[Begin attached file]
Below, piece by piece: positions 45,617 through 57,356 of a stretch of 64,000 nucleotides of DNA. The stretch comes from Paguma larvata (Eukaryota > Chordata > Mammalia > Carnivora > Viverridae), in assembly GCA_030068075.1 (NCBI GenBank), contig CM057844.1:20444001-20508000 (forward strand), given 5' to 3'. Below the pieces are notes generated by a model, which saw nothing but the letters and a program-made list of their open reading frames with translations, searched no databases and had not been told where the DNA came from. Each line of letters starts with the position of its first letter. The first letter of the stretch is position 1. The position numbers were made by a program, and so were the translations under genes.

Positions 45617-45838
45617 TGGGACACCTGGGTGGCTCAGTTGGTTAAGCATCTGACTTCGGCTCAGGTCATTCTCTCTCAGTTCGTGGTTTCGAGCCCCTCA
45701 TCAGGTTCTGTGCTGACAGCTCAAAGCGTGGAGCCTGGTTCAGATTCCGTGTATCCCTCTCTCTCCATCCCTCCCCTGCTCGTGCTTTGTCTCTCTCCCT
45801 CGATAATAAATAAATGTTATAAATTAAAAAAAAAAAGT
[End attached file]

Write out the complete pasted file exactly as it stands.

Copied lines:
Below, piece by piece: positions 45,617 through 57,356 of a stretch of 64,000 nucleotides of DNA. The stretch comes from Paguma larvata (Eukaryota > Chordata > Mammalia > Carnivora > Viverridae), in assembly GCA_030068075.1 (NCBI GenBank), contig CM057844.1:20444001-20508000 (forward strand), given 5' to 3'. Below the pieces are notes generated by a model, which saw nothing but the letters and a program-made list of their open reading frames with translations, searched no databases and had not been told where the DNA came from. Each line of letters starts with the position of its first letter. The first letter of the stretch is position 1. The position numbers were made by a program, and so were the translations under genes.

Positions 45617-45838
45617 TGGGACACCTGGGTGGCTCAGTTGGTTAAGCATCTGACTTCGGCTCAGGTCATTCTCTCTCAGTTCGTGGTTTCGAGCCCCTCA
45701 TCAGGTTCTGTGCTGACAGCTCAAAGCGTGGAGCCTGGTTCAGATTCCGTGTATCCCTCTCTCTCCATCCCTCCCCTGCTCGTGCTTTGTCTCTCTCCCT
45801 CGATAATAAATAAATGTTATAAATTAAAAAAAAAAAGT